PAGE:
NEW YORK ( TheStreet) -- Last week, investors learned that Warren Buffett had put a great deal of money to work over the most recent quarter. In a recent article , I pointed out that based on the limited information provided in the available filing, the investor appeared to have been taking steps to expand the reach of his legendary investment portfolio. This proved to be true in a big way.
Billionaire investor Warren Buffett shocked fans this week announcing that, over the course of the three-month period ended Sept. 30, IBM ( IBM) had been one of the companies to receive a Buffett-blessing. His bet is big. According to his most recent 13f filing, his stake in the technology goliath is valued at over $10 billion, making the firm the second largest Berkshire Hathaway ( BRK.A) holding behind beverage giant Coca-Cola ( KO). Buffett's empire currently controls a 5.5% stake of Big Blue, which many have noted may make Berkshire the company's single largest shareholder.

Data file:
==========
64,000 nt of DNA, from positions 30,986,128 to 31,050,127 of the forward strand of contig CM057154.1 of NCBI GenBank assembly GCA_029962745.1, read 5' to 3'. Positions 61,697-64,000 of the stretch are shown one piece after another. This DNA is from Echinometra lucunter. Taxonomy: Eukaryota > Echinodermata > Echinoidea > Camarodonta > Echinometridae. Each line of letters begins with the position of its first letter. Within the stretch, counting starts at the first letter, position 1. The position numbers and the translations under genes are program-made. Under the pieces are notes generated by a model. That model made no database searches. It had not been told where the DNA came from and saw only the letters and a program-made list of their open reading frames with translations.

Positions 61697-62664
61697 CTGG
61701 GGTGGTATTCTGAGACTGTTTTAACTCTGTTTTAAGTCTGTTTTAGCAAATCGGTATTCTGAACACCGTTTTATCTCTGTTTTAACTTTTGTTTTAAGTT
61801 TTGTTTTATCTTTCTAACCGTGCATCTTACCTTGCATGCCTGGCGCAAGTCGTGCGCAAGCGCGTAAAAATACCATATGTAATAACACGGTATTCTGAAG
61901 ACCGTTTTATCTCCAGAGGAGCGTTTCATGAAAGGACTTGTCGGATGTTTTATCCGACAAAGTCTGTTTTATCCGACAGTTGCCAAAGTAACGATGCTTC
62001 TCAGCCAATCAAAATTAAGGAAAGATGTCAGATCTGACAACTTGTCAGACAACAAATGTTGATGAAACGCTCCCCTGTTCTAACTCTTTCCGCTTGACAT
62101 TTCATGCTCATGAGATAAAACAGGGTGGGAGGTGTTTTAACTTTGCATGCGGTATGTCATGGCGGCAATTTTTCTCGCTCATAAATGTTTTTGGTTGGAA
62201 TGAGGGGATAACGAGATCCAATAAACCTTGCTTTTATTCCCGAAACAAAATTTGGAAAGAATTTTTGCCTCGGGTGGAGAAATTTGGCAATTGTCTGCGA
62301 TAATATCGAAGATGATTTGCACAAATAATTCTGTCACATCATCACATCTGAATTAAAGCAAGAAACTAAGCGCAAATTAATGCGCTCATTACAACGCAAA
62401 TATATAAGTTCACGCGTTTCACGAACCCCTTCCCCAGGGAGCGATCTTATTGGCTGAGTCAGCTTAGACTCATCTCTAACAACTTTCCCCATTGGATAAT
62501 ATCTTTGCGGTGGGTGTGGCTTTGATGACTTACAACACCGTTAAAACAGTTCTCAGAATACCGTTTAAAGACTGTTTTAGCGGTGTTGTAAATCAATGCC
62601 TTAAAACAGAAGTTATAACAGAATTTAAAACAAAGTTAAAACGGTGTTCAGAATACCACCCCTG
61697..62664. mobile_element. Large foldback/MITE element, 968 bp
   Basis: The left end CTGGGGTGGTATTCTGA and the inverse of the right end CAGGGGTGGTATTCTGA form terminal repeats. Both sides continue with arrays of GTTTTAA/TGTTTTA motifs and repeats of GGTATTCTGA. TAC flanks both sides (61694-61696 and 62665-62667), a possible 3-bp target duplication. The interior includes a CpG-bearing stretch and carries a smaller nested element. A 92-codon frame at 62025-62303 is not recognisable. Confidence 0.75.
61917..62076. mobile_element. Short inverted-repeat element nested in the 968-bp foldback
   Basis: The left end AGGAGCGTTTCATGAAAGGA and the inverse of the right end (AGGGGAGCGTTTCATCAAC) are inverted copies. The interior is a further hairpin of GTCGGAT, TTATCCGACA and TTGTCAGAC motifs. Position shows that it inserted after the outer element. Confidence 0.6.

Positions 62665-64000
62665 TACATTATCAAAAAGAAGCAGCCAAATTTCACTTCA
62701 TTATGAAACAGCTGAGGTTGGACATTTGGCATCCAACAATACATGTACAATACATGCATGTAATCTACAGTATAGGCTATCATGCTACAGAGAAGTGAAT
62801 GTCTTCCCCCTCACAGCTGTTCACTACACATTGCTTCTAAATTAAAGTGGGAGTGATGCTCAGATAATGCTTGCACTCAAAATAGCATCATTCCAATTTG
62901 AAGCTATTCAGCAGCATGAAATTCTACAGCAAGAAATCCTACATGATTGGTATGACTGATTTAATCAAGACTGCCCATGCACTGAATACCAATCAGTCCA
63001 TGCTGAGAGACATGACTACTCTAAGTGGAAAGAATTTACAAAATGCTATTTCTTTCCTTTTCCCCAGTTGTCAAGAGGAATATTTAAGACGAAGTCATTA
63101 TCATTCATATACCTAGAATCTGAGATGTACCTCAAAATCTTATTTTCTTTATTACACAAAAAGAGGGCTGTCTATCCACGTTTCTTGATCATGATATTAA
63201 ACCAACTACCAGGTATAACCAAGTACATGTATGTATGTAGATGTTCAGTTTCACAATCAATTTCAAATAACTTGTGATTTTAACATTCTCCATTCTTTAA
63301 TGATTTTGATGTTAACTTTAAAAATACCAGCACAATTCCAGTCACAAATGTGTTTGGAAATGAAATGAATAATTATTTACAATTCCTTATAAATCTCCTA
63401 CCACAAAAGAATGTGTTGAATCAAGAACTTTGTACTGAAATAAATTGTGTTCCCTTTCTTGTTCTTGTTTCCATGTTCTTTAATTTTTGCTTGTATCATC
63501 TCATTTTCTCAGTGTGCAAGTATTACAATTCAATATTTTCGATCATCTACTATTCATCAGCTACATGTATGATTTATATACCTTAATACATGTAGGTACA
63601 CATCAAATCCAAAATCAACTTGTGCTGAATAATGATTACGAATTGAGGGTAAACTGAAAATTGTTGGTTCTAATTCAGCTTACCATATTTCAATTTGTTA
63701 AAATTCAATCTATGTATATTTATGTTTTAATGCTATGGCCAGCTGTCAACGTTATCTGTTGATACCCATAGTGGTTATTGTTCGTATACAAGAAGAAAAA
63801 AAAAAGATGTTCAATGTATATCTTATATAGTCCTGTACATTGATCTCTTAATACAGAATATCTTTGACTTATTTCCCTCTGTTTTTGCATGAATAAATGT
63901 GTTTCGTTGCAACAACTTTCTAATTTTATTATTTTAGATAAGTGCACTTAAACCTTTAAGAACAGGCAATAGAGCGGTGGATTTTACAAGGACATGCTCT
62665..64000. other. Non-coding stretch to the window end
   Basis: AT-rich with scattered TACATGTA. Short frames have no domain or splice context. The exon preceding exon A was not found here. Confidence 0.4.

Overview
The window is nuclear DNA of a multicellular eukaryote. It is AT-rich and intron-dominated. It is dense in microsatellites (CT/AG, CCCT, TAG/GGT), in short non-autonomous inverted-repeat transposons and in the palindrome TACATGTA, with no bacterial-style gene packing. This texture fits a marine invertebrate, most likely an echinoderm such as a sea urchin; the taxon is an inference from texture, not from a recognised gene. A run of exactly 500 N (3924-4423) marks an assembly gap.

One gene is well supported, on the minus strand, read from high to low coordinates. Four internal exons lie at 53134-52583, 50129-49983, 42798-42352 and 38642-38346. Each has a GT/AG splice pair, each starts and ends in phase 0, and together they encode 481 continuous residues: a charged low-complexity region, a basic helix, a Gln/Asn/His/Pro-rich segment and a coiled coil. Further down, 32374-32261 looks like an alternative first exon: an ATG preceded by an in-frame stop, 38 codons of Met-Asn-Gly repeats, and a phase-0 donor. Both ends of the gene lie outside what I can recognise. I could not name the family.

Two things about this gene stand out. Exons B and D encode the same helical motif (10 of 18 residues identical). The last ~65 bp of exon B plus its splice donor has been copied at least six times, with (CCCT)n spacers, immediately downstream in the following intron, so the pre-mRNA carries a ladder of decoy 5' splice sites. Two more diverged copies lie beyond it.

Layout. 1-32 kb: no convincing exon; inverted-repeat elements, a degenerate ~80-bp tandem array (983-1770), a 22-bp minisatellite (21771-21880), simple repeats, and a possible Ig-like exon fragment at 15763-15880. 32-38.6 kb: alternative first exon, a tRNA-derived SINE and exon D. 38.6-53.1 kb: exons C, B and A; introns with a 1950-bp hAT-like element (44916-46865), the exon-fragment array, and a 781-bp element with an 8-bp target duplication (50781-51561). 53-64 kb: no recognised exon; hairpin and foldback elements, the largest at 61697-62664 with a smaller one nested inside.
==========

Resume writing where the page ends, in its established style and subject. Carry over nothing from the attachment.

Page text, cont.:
Buffett's company's tech appetite didn't stop there, however. In addition to his massive IBM investment, the Berkshire Hathaway filing also indicated that the firm took steps into in semiconductor giant Intel ( INTC) as well. Over the three-month period, Buffett's firm acquired over 9 million shares of chip maker, bringing the total value of the investment to nearly $200 million. A smaller investment such as this can likely be attributed to Todd Combs, Buffett's new hire. >>View Warren Buffett's Portfolio As many have noted, this pair of moves is notably uncharacteristic for the Nebraska native who, over the course of his illustrious multi-decade career, has consistently avoided the technology sector. Instead, Buffett has opted to build his wealth investing in businesses that many would consider "boring." Though lacking in flashiness, this strategy has paid off; by sticking to names like Coca-Cola and See's Candy, the investor has managed to avoid getting caught up in volatile market fads. For example, at the start of the new millennium, Buffett's decision to avoid tech helped him successfully weather the collapse of the dot-com bubble. Given his previous disinterest in tech, it is understandable that many would find Buffett's IBM investment surprising. In comments made regarding his new big ticket purchase, however, the investor has laid out the qualities that initally drew him to the firm.